John Leo

   One man said Williams had bragged about killing three people who lived on Vermont Street-the location of the motel. The witness later said his testimony was coerced, but a three-judge panel on the 9th Circuit Court of Appeals rejected that claim. A fellow inmate at Los Angeles County Jail testified that Williams drew up an elaborate escape plan, which involved blowing up a van carrying prisoners from jail to court and killing guards and inmates. Handwritten notes by Williams, which featured his habit of using stars to dot his I’s, corroborated the story of the plan. The fellow inmate also testified that Williams had admitted the motel murders.

   Williams has been riding the death-row celebrity train for some time. Jamie Foxx made a TV movie about him “Redemption,” referring to his decision to write children’s books warning against the gang life. But the death row killer who writes high-minded books to promote clemency is not a new phenomenon.  In his column, Hagan discusses Williams’s checkered career in prison, including two instances of throwing chemicals in the eyes of guards. In denying clemency, Governor Arnold Schwarzenegger pointed out that Williams had never apologized for the murders, or even admitted committing them. A farewell message from Williams contained the lyrics of “Strange Fruit,” an anti-lynching song. So the unapologetic killer apparently had no clue about how he reached death row.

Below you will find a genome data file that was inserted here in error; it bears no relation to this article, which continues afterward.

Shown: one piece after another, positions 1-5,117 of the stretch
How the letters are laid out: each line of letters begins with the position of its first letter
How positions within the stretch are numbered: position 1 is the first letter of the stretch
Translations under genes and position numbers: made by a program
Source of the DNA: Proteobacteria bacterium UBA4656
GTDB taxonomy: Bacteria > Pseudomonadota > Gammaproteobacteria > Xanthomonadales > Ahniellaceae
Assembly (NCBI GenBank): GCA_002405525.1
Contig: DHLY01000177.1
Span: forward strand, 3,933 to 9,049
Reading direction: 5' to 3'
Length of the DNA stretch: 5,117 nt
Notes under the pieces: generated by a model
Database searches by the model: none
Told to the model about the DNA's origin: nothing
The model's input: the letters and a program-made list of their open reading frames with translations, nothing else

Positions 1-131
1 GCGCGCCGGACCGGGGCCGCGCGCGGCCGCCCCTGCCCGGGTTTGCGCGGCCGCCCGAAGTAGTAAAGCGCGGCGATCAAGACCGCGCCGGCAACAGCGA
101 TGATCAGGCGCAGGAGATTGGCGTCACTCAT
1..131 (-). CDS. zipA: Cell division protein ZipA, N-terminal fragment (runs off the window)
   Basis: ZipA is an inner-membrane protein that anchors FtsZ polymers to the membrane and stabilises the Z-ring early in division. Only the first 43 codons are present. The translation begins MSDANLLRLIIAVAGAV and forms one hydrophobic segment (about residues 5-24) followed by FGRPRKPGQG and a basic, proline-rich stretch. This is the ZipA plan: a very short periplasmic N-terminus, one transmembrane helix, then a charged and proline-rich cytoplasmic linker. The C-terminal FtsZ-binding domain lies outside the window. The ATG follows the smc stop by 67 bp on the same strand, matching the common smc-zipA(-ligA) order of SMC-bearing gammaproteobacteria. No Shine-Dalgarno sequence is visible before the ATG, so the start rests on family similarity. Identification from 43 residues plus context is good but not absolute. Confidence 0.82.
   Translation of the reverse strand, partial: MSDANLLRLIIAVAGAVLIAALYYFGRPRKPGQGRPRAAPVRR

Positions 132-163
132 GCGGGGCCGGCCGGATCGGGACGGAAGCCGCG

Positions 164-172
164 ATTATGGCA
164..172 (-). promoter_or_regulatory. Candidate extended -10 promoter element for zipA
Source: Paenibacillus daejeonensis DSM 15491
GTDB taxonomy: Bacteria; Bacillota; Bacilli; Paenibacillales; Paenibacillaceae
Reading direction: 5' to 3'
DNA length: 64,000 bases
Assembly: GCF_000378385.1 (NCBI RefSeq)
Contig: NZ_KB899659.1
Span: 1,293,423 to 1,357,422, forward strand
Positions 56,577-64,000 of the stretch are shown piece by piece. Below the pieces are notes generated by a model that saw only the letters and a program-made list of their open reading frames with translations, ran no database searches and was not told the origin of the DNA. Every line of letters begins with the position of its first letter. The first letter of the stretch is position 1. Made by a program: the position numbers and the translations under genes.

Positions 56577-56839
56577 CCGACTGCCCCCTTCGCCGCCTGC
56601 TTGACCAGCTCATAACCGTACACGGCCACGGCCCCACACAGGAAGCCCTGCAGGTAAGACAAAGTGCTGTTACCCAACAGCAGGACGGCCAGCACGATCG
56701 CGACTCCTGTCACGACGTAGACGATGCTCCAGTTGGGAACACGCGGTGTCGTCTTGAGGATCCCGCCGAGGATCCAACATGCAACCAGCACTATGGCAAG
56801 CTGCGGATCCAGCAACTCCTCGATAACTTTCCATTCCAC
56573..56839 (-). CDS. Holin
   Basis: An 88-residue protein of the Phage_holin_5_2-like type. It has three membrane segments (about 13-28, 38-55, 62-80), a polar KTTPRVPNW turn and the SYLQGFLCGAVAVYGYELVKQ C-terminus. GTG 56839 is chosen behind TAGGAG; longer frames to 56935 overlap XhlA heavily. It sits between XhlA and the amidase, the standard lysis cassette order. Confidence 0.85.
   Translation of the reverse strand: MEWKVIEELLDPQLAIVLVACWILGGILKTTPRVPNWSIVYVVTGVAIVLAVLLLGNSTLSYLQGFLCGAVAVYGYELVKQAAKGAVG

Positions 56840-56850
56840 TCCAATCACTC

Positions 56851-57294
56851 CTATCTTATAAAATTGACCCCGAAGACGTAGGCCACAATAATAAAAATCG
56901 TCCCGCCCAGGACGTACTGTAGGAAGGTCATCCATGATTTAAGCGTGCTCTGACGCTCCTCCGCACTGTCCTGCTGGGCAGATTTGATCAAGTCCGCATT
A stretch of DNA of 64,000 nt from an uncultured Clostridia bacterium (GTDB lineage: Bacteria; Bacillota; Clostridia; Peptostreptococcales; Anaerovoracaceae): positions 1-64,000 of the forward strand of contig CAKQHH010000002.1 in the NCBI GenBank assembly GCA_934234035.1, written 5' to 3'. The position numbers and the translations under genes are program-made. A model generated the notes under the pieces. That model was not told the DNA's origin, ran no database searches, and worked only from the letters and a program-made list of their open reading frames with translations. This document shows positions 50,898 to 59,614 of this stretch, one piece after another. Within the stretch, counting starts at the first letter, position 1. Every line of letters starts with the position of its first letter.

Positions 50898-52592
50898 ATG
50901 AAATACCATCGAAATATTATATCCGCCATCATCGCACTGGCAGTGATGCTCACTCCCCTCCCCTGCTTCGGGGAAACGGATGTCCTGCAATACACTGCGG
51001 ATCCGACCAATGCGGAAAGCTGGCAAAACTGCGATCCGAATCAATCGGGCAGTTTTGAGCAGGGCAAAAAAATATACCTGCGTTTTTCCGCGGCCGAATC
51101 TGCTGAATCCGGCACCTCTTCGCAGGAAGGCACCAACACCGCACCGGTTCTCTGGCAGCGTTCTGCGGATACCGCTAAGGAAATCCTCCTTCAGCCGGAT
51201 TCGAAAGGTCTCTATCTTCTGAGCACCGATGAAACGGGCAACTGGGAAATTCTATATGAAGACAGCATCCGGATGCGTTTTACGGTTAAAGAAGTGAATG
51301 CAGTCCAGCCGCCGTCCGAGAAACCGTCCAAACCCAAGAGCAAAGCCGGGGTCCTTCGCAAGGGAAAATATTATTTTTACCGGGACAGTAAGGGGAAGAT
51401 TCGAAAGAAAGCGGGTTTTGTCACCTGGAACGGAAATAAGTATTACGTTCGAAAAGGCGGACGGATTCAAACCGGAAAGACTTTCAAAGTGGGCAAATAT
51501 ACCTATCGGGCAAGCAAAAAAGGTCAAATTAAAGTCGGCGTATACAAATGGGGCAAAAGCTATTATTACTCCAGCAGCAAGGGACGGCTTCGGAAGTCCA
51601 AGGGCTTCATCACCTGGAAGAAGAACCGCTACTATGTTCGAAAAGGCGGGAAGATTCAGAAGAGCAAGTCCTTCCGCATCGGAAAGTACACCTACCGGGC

The media keep converting killers into celebrities deserving of our sympathy. Gary Gilmore, a Utah murderer, was the subject of an enormous book by Norman Mailer, and the ACLU furiously pursued his cause even after Gilmore said he wanted to die. Mailer turned the killer Jack Henry Abbott into a radical chic celeb and a sought-after Manhattan dinner guest once Mailer and other prominent folk helped get him paroled. He grew suddenly less popular when he killed again, knifing a waiter to death. Mumia Abu-Jamal, the convicted cop-killer, is a big name on the left, enlisted to speak on National Public Radio (at least until the protests got too loud) and invited to give major talks, including commencement addresses at two colleges. Now add Williams to the list-the Rosa Parks and Nobel candidate of unrepentant killers.

John Leo

John Leo is editor of and a former contributing editor at U.S. News and World Report.

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